Now that you’re pregnant, you’re wondering if your decision to become vegetarian can still be carried out successfully during your pregnancy. And while it is possible for you to obtain all the nutrients your body will need during pregnancy through a well-planned, nutrient-dense vegetarian diet, careful planning and observation will be crucial to your overall success transitioning to vegetarianism during your pregnancy. In other words: take it slow and be smart!
A good vegetarian diet has a wide variety of fresh fruits, vegetables, grains, beans, lentils, and nuts and some eggs and dairy or their equivalent if you so choose. Fast food, highly processed junk foods, and canned fruits and vegetables are eaten rarely if at all. It’s imperative that you make wise food choices at this crucial time since a pregnant woman only needs approximately 300 more calories per day and about 10-16 extra grams of protein; however, the body's need for certain nutrients increases significantly. Every bite you take is important when you're pregnant. While the RDAs (recommended daily allowances) for almost all nutrients increase, especially important are folic acid, iron, zinc, and vitamin B-12. Attention to adequate amounts of vitamin B-12 is crucial for vegetarians who choose not to eat eggs and dairy.
Work closely with your healthcare professional during this transition. The changeover from a meat-eating to a vegetarian diet can be rough on your body as it actually goes through a detoxification process during the transition. So, you want to ensure your baby is getting all the nutrients it needs at this time and is growing and developing at a healthy rate. Start very slowly; perhaps only one or two days per week eating a vegetarian diet. Gradually work in soy- and plant-based proteins into your diet, and little by little use them to replace proteins obtained from eating meat products. Be sure to adequately supplement your diet with a quality prenatal supplement, and get adequate amounts of exercise and exposure to sunlight to promote your body to naturally produce vitamin D.
With careful planning, observation, and your healthcare professional’s guidance, the transition to vegetarianism during your pregnancy can be a cleansing and healthy start for both you and your baby to a lifetime of optimal health.
Sample Daily Menu for Pregnant Vegetarians
Though your nutritional needs increase now that you’re pregnant, your pregnancy vegetarian diet shouldn’t have to change all that much. With some careful planning to ensure your caloric, vitamin, and mineral needs are met, you can still enjoy a rich variety of nutrient-dense delicious foods and help give your baby a nutritious jump-start. Consider the following daily menu for ideas and inspiration.
1/2 cup oatmeal with maple syrup
1 slice whole wheat toast with fruit spread
1 cup soy milk
1/2 cup calcium and vitamin D fortified orange juice
1/2 whole wheat bagel with margarine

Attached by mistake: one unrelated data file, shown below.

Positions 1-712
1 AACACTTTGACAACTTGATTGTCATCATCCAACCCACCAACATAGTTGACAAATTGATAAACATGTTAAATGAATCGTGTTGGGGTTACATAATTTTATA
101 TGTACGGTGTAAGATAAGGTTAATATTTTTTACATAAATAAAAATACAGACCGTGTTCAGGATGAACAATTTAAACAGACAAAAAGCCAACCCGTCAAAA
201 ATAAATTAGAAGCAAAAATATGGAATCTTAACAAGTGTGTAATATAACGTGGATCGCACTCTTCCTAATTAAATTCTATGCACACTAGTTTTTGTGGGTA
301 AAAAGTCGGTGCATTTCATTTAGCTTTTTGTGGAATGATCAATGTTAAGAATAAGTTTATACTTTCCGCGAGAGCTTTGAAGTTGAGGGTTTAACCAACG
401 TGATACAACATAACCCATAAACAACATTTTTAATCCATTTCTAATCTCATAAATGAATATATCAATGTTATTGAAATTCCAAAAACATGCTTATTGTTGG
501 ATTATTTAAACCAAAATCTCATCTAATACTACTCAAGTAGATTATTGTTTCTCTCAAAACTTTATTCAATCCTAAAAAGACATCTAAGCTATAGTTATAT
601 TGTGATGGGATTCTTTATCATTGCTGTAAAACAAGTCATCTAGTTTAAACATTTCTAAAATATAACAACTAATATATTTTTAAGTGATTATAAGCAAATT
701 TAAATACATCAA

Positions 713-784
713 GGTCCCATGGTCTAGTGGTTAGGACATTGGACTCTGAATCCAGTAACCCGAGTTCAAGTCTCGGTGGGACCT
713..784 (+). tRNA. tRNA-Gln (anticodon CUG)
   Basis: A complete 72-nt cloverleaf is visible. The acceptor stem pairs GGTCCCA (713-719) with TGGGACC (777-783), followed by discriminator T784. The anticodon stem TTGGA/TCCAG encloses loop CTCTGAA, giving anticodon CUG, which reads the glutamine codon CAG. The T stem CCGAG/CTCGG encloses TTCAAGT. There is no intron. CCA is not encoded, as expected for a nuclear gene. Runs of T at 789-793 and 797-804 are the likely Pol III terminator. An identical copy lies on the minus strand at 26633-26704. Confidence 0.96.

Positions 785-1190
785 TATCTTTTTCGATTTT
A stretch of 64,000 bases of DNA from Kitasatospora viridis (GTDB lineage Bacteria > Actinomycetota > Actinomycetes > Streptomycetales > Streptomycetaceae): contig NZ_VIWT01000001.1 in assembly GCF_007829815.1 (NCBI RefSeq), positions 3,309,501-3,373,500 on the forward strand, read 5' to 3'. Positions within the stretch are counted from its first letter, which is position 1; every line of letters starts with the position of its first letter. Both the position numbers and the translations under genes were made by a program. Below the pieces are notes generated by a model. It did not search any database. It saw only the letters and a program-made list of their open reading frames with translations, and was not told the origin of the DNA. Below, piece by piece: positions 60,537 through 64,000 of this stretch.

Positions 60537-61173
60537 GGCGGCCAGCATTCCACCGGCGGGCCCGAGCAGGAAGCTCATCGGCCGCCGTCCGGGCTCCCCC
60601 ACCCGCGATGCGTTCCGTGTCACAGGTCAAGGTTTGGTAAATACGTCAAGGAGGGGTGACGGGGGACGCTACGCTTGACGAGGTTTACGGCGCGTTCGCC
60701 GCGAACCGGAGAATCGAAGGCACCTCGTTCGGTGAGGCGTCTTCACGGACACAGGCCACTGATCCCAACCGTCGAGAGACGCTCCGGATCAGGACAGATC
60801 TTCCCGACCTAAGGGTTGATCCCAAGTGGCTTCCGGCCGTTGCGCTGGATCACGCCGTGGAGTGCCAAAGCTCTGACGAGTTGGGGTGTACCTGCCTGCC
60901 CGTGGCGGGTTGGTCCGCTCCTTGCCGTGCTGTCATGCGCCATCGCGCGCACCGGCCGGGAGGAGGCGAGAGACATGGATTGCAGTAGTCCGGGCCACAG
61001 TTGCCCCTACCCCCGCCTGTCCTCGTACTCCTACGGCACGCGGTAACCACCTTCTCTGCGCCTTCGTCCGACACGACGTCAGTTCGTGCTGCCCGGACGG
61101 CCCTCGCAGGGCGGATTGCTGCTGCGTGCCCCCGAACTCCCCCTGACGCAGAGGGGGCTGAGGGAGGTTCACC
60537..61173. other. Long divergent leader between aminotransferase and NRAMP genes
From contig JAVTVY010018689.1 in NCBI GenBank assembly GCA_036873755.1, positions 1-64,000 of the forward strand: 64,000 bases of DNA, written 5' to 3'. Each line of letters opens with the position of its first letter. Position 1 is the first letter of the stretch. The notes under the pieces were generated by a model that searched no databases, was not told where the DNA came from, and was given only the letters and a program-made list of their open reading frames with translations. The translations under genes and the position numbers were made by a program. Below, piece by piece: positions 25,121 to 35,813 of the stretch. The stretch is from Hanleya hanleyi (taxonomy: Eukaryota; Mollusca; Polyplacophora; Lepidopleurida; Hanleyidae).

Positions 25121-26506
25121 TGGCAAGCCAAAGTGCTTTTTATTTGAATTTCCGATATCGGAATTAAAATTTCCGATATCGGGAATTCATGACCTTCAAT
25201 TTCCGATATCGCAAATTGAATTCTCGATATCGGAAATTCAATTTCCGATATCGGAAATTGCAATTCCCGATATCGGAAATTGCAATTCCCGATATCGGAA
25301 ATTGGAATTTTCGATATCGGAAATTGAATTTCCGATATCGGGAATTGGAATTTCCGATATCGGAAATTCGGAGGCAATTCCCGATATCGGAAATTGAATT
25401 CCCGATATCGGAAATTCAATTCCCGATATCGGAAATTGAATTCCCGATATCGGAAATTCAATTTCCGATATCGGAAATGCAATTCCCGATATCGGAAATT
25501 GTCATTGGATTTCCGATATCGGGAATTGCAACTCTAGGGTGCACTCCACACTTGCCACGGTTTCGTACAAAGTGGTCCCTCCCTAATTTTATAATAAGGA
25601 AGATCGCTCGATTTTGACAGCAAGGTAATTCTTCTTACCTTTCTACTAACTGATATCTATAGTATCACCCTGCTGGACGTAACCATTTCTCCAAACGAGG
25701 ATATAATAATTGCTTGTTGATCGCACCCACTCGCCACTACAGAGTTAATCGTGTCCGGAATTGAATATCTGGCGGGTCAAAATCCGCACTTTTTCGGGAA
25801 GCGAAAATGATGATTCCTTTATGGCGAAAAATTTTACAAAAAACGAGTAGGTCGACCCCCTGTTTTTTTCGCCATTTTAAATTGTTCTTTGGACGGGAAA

Veggie burger on whole wheat bun with mustard and catsup
1 cup steamed collard greens
1 cup soy milk
3/4 cup ready-to-eat cereal with 1/2 cup blueberries
1 cup soy milk
3/4 cup tofu stir-fried with 1 cup vegetables
1 cup brown rice
Whole grain crackers with 2 Tbsp peanut butter
4 ounces apple juice
If morning sickness is giving you fits during your pregnancy, try eating low fat, high carbohydrate nutrient-dense foods. These are digested more quickly and stay in the stomach for less time giving less time for queasiness. Remember to eat often. Sometimes nausea is really hunger in disguise.
Be sure to drink juice, water, or soy milk if you can't eat solid food. Keep trying to eat whatever you can. If you’re unable to eat or drink the appropriate amounts of foods or fluids for 24 hours or more, get in touch with your healthcare provider.
The Special Needs of the Pregnant Vegetarian
It’s apparent that your nutritional needs increase when you are pregnant. However, you only need approximately 300 more calories than normal during this time, so it’s imperative that you make wise food choices and eat nutrient-dense food.
A good start is to ensure that you’re eating plenty of protein. Your need for protein increases about 30 percent during pregnancy, but most vegetarian women eat more than enough protein in their regular diets. Soy proteins, beans, and legumes are wonderful vegetarian sources of protein.
You need to also step up your calcium intake. Each day you need to be eating at least four servings of calcium-rich foods like broccoli, calcium-fortified soy milk, tofu, and dark green leafy vegetables.
Sunlight stimulates your body to naturally produce vitamin D, and it’s probably the easiest way to ensure you get an adequate amount each day. You only need about 20 minutes directly on your face and hands two to three times per week, when the sun is weakest. If you aren’t able to get out into the sun, be sure to incorporate vitamin-D rich foods into your daily diet by choosing fortified cereals, or using a supplement.